Maggie Bullock, CNN
(CNN) -- When Jean-Baptiste (J.B.) Leonis, the early 20th-century builder, banker, and wine and liquor merchant who founded the town of Vernon, California, spotted Prohibition on the horizon, he was not about to take any chances with his beloved whiskey.
At both his home in tony Hancock Park and his weekend retreat in Little Tujunga Canyon (where his neighbor was Cecil B. DeMille), Leonis commissioned the construction of secret vaults. Lurking behind trick bookcases and secured by heavy metal doors and combination locks -- the kind of high-test armor that Leonis, as a banker, was able to procure -- his stockpiled booze remained virtually untouched until the 2017 death of Leonis' grandson, Leonis C. Malburg, a one-time mayor of Vernon.
On Dec. 7, Christie's will auction off this long-forgotten stash: 40 cases of unopened bonded whiskey bottled between 1908 and the 1930s. In addition to Old Crow from 1912, the Leonis stock includes a lot of Hermitage whiskey pints distilled circa 1914 that Christie's expects to fetch between $7,000 and $9,000.
Pre-Prohibition whisky has become one of the hottest segment of a booming vintage-booze market. That's a relatively new development, considering that it was illegal for private citizens to auction off the alcohol that had been gathering dust in their family cellars until 2007. That's when the laws of New York state (where major auction houses, including Christie's, head up their US operations) changed to permit the secondary-market sale of liquor and wine for the first time since Prohibition.
The seeds of Prohibition were planted as early as the 1820s, with the birth of the temperance movement, a cause led largely by women who campaigned that alcohol was a destructive force in families and marriages. The turn of the 20th century saw a wave of evangelical Protestantism that bolstered temperance, vilifying the evils of "saloon culture."
In 1917, President Woodrow Wilson issued a temporary ban on booze to save grain for food production during WWI. Three years later, Congress made it official when the 18th Amendment came into effect. For almost 14 years years, that grand experiment banned the production, importation, transport, or sale of liquor for consumption. It also proved impossible to enforce, leading to the covert boozing that has now been thoroughly co-opted by Hollywood: Where would movies be without the advent of bootlegging, speakeasies, moonshine and the gangsters who profited from all three?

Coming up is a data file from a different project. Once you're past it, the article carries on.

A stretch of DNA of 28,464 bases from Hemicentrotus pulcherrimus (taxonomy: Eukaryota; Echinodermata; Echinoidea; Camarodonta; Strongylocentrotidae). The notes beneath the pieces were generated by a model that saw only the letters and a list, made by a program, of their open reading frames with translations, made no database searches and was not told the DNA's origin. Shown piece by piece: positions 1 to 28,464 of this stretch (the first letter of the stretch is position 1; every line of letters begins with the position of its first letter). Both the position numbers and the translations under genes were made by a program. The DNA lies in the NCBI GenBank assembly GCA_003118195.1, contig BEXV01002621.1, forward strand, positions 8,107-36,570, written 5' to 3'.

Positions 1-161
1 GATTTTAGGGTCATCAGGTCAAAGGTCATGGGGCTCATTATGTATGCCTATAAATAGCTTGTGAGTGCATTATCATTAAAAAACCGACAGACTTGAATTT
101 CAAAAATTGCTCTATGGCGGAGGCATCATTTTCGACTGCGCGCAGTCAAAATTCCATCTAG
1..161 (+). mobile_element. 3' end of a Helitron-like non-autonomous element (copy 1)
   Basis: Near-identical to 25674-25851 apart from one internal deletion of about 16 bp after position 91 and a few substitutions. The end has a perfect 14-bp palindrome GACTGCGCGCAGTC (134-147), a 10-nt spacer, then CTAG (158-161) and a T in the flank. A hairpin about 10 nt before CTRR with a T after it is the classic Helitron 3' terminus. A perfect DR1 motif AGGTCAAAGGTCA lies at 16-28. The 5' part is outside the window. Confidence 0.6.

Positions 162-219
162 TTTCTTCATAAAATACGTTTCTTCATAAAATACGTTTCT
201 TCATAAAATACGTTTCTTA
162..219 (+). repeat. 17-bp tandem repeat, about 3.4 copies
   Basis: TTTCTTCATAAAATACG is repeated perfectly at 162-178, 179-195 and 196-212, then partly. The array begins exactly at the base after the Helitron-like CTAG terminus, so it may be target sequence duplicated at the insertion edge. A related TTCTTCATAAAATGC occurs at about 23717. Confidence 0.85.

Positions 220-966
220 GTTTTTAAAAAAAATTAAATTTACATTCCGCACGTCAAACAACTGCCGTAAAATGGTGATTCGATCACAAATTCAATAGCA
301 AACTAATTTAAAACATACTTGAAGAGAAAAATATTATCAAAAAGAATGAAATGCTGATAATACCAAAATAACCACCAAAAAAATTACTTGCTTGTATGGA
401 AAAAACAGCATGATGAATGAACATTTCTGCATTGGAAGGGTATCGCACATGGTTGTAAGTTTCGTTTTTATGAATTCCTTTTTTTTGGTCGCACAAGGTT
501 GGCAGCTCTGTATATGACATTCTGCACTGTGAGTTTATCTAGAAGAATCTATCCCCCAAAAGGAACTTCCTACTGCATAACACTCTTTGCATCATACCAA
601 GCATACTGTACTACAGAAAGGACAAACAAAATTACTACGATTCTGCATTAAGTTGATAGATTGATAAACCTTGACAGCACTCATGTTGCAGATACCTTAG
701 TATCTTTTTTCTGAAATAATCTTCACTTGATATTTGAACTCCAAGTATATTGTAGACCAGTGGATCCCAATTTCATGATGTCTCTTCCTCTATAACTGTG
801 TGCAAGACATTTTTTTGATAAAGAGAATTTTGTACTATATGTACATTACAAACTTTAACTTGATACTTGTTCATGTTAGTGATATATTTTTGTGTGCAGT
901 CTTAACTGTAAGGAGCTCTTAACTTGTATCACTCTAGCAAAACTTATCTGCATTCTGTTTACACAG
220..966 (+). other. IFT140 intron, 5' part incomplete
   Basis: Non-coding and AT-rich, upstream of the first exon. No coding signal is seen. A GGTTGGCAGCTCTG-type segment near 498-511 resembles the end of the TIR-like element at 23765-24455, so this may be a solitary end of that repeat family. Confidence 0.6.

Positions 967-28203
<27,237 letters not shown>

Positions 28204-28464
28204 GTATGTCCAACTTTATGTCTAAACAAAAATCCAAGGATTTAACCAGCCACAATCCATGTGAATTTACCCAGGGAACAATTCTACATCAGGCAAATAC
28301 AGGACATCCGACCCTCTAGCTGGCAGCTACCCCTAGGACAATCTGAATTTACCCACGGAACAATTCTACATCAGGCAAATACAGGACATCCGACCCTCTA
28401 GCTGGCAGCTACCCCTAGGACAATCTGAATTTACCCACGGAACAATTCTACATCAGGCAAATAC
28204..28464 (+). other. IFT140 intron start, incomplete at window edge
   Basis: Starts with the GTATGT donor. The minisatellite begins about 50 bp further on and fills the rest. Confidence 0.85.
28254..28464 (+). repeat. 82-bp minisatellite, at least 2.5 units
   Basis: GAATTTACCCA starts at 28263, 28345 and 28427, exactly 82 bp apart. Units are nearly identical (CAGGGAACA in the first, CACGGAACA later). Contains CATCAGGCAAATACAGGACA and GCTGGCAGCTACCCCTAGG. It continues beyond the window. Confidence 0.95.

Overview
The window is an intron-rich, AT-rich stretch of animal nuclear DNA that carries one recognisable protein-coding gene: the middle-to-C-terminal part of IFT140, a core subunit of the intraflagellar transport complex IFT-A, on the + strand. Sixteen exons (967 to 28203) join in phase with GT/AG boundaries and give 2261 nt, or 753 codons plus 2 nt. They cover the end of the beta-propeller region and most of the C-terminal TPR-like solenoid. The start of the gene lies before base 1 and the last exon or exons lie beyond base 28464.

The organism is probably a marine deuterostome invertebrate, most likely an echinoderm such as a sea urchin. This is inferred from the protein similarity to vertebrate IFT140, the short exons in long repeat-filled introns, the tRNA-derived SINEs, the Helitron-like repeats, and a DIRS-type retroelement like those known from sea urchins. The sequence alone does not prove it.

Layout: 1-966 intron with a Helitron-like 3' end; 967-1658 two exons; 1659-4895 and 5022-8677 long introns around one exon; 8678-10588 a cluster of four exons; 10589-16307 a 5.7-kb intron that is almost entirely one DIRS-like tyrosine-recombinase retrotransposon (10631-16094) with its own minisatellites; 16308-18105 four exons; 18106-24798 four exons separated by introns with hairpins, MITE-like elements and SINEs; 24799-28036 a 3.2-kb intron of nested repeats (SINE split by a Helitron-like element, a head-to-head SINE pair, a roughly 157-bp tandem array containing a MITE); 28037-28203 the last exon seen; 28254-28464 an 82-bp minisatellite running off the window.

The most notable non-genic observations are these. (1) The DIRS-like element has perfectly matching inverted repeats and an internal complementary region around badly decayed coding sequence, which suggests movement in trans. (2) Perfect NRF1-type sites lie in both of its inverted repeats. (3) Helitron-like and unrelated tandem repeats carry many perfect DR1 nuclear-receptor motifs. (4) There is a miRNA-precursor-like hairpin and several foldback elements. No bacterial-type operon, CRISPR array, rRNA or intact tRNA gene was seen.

This sepia-tone lore is, or course, a large part of the appeal of pre-Prohibition liquor, a market that first demonstrated real potential in 2015. That year, Christie's auctioned off 10 cases of circa-1904 Old Overholt, the Pennsylvania rye said to be the drink of choice of gunslinger Doc Holliday. The house estimated the Overholt would go for $2,000 to $3,000 per case. Instead, one lot sold for $18,375.
"People came out of the woodwork for it," said Scott Torrence, senior wine specialist a Christie's, in a phone interview. Suddenly, the race was on.
Investing in a 100-year-old bottle of wine, Torrence says, is a game of chance. Unless its vintage and vineyard are particularly well-known, you can never be sure you're not spending hundreds of dollars on a bottle of rarified vinegar. But elderly whiskeys are comparatively consistent in flavor. Since whiskey ages in the barrel, as opposed to in the bottle, as long as the bottle's seal is intact, its contents should taste just as it did on the day it was bottled. And whiskey bidders, by the way, are not shopping for something to decorate their shelves: Torrence says most buy what they plan to sip.